Is it okay for a Christian to doubt? Is it okay for anyone to doubt? That’s the question that we’re dealing with today. That comes straight out of my message from this last Sunday from Psalm 73, where we looked at a guy, and not just any guy, but one of the heavyweights in the faith community of Israel, priest, an author of Scripture, a worship leader who was really wrestling with doubt. And so we kind of followed in Psalm 73 his journey of this crisis of doubt that he’s having and what that looks like and where that came from, what the source of it was, and how he found some hope in the midst of his doubt.
If you missed that message, I hope that you’ll go back and listen to it on the website. But the question again, is it okay to doubt? I find personally that when a person asks that question, it’s not usually coming from a place of arrogance or a person who’s looking at, hey, I want to be able to see if I can get away with my doubt. As much as it’s often coming from a place of hurt, genuine desire to be able to have greater faith in God, usually it’s a person who’s hurting. It’s a person who’s saying, look, I believe that God exists.
I want to believe the things that he says are true. But right now, I just kind of struggling right now. So is it okay for me to doubt? Am I under condemnation from God? And I think we just need to recognize when a person asks that question, that’s an opportunity for us to show God’s mercy.
That’s an opportunity for us to just offer encouragement and compassion, because doubt is something that all of us experience, as we saw with a guy like ASAP and Psalm 73, who’s as heavyweight in the faith community, or a guy like John the Baptist who wrestles with doubt. We all, at various points, wrestle with doubt. It’s an experience that is common to all of us. If you’re a human, then you’re going to wrestle with doubts from time to time, and especially if you’re a Christian, you’re going to wrestle with doubts from time to time. But what do we see when we find that certain doubts in Scripture are sinful?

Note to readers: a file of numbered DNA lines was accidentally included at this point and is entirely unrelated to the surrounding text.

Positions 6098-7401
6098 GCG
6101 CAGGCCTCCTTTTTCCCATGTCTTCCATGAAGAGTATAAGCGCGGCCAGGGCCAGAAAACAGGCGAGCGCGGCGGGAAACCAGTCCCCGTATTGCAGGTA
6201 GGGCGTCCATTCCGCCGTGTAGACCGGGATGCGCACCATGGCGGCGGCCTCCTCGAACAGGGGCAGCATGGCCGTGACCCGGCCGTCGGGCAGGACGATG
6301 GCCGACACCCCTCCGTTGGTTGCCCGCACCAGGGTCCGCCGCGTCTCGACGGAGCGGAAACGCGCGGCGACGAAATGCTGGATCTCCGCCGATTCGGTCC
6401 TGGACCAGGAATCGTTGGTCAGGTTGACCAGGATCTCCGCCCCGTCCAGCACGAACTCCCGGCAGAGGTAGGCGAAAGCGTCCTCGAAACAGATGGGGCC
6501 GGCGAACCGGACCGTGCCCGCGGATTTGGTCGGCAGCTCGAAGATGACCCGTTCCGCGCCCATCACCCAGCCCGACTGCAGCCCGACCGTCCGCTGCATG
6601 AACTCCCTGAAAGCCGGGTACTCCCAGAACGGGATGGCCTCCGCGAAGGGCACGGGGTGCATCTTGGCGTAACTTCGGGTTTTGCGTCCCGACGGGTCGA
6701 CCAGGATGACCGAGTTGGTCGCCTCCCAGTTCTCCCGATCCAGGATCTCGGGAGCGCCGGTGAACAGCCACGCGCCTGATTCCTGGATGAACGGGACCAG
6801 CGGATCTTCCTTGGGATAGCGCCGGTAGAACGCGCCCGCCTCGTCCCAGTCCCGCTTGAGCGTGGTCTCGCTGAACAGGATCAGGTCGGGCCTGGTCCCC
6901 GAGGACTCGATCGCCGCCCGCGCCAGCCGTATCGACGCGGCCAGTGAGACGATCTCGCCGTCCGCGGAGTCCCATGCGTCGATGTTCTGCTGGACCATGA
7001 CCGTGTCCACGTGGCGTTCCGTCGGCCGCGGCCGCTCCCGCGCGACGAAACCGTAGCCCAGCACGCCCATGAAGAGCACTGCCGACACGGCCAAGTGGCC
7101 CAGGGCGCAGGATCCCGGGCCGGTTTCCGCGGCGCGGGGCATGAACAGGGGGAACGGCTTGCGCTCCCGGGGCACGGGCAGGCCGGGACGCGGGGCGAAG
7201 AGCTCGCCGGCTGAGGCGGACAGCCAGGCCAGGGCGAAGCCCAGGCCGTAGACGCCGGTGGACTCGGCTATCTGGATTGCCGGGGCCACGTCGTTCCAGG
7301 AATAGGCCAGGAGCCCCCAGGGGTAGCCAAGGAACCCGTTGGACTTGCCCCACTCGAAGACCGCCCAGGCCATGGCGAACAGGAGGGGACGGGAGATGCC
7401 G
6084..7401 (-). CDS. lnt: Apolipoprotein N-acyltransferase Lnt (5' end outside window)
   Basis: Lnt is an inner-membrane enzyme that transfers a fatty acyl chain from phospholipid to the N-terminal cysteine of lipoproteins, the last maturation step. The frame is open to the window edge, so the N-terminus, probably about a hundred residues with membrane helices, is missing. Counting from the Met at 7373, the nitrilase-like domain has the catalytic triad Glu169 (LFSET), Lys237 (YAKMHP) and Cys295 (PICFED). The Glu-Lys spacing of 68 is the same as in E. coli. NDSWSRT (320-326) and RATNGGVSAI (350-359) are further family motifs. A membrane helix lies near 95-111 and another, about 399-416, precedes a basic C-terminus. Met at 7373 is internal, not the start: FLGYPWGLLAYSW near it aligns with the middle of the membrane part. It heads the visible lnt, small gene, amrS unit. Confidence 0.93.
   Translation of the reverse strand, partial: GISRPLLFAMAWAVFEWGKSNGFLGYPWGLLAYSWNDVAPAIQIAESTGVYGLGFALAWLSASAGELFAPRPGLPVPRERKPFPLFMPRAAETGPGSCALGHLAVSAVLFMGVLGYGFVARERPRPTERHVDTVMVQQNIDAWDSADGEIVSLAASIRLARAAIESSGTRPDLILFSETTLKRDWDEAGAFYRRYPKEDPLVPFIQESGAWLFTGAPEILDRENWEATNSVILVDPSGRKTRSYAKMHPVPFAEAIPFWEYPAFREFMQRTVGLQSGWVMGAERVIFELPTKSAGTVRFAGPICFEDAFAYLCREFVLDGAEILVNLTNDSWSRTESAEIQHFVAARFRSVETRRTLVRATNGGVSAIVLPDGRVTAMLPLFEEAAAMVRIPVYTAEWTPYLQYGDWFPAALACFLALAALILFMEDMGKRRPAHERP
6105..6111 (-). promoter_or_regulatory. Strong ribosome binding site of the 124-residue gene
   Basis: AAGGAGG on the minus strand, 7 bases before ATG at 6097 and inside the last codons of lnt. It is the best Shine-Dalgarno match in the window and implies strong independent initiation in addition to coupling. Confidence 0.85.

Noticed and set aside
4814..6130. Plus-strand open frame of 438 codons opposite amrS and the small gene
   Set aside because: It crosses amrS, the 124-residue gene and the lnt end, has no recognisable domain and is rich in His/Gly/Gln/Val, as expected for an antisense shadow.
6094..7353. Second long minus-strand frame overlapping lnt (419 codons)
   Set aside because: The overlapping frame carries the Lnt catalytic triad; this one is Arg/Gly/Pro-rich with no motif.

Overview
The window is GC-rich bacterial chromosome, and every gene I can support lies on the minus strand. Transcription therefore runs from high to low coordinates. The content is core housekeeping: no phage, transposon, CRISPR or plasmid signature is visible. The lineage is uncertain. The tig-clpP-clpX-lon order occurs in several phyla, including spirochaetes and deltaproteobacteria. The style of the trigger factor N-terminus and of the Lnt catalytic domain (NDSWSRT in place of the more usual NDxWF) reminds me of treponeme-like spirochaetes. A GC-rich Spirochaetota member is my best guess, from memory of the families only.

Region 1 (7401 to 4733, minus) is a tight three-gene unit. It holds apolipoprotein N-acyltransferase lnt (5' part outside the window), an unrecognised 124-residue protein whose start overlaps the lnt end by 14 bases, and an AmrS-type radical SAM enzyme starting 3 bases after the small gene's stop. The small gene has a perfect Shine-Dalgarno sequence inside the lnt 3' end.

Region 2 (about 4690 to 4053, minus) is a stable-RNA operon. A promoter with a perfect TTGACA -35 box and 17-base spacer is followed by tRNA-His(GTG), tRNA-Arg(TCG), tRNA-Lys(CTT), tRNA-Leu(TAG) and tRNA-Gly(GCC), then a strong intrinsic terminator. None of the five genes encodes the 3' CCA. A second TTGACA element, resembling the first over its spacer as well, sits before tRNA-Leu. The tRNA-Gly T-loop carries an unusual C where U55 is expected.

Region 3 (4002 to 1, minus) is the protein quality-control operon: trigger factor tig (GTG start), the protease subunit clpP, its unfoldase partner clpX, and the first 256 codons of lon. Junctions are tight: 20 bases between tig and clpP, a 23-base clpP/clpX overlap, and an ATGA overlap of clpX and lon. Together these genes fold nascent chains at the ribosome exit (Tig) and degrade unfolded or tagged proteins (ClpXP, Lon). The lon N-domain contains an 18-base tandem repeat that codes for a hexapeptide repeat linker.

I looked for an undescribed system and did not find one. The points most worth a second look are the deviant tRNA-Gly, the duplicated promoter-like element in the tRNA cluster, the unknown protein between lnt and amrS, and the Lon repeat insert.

So does that mean that all doubts are sinful in Scripture? For instance, with ASAP in Psalm 73, what made his doubt sinful was not just the mere doubt itself, but it was because it was paired with envy. He talked about this. He admitted it. He recognized that underneath his doubt about God, as he was looking at other people who were prospering, experiencing great shalom and wholeness and prosperity in their lives, people who had no interest in God, and ASAP saying, god, what’s the deal here?
And he envied them, he admitted. And that is something that then just kind of caused his doubt to spiral into something else altogether. And so that to me is a clear example of when doubt becomes something that God would call sinful. Or we go back to the Book of Genesis in the Garden of Eden where we see the first couple, Adam and Eve, who are tempted by the serpent to doubt God’s word, to doubt what God has said, to doubt that God is good and wants good things for them to doubt that God is a judge and would judge them and bring about consequences. All of those things.
The enemy used doubt as a tool to just sort of plant unbelief in the minds and the hearts of that first couple. And obviously we know the consequences of that. So that clearly is a wrong doubt. We see doubt in the life of someone like Zechariah in the Gospel story who was told by the angel that his wife Elizabeth would have a child that eventually would be John the Baptist. And Zechariah didn’t believe that message and so he was rendered mute temporarily.